The seven-year-old was reported missing to police on July 26, 2015 when he didn’t return to his Worsbrough home after playing with his friends.
Despite extensive search efforts, Conley was not located that night but the following morning he was found dead inside a 23-cm-wide plastic pipe on a building site, off Bank End Road.
The site belonged to Leeds-based construction firm Howard Civil Engineering.
They pleaded guilty to two charges - failing, as an employer, to ensure that persons not in its employment are not exposed to risks to heir health and safety and failing to ensure that necessary steps were taken to prevent access by unauthorised persons to a construction site - at Barnsley Magistrates’ Court in March.
At yesterday’s sentencing at Sheffield Crown Court, the firm were fined £600,000 - reduced from £950,000 due to their early guilty plea - and will be forced to pay the first £150k instalment in the next 28 days.
Judge Jeremy Richardson QC told the court: “The fine which is to be imposed in this case is no reflection of the value of the life of the eight-year-old boy who died in the tragic circumstances of this case.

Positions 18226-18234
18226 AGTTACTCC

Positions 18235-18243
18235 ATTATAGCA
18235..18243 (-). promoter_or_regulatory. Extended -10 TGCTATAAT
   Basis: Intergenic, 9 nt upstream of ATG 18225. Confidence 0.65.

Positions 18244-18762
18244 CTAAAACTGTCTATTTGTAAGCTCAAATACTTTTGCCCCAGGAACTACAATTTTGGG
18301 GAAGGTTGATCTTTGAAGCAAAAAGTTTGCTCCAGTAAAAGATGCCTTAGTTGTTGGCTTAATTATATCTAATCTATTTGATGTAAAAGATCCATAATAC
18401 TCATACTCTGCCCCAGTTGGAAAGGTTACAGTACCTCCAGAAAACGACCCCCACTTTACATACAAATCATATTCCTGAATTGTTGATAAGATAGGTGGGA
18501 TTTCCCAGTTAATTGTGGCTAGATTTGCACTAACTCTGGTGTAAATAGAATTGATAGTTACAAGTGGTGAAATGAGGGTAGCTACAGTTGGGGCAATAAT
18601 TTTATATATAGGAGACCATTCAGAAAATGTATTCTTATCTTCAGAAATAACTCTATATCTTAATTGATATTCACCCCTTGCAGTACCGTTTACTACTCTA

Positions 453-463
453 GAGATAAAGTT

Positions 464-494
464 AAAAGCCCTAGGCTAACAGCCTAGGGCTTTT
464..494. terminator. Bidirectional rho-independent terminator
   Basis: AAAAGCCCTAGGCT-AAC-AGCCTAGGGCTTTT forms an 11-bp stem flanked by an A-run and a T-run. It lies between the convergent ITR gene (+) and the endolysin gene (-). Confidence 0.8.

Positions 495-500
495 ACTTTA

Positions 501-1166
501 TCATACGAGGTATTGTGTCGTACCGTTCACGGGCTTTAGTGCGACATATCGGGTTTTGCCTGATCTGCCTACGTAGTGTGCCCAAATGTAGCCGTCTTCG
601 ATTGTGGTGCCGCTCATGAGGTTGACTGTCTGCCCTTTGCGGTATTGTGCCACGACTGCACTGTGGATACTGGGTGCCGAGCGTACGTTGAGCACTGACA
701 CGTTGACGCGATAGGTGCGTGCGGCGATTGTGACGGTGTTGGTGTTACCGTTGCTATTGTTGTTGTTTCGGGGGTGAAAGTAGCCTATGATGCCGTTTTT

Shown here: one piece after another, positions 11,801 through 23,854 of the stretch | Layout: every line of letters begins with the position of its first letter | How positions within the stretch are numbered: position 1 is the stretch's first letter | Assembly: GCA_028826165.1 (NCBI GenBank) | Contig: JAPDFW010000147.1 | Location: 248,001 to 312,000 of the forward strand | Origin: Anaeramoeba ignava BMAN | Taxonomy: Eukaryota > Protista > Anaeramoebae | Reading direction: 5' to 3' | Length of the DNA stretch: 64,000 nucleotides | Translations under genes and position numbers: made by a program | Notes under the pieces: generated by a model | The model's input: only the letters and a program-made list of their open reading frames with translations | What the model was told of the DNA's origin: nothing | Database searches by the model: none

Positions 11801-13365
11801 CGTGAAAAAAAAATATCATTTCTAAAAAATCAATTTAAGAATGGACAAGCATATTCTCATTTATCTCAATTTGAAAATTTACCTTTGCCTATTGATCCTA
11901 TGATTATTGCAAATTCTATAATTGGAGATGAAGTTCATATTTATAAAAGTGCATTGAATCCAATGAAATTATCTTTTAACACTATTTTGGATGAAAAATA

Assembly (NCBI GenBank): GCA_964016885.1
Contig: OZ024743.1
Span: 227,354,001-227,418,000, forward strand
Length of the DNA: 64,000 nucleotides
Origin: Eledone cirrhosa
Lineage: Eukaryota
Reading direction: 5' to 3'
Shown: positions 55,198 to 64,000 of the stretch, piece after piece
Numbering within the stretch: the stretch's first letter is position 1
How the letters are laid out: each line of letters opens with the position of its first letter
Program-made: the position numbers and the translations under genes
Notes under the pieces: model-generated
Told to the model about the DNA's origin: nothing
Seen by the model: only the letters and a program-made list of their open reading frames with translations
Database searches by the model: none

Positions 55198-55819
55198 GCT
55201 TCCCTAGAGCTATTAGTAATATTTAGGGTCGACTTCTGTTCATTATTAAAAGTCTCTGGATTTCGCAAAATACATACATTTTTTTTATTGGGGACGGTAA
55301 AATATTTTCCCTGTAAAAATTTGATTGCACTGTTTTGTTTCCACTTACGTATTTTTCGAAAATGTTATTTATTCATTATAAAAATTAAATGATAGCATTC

“His life as all human life is of infinite value.
“The fine to be imposed is a reflection of the seriousness of the crime that was perpetrated by the defendant company.
“It is my view the failure of the defendant company to have adequate perimeter fencing on approximately three-quarters of the site, when it was as plain as plain could be that children would be attracted to what they would perceive to be an adventure playground in which where there was heavy machinery, dangerous terrain and all the other legitimate but dangerous impedimenta of a building site, which taken together and with children left unsupervised, amounted to a potential death trap.
“The company was aware of the risk, but did very little about it.
“That was a serious dereliction of duty.
“The culpability of the company was high.
“I do, however, recognise this was an otherwise responsible company which had all the correct policies, but they were not implemented.”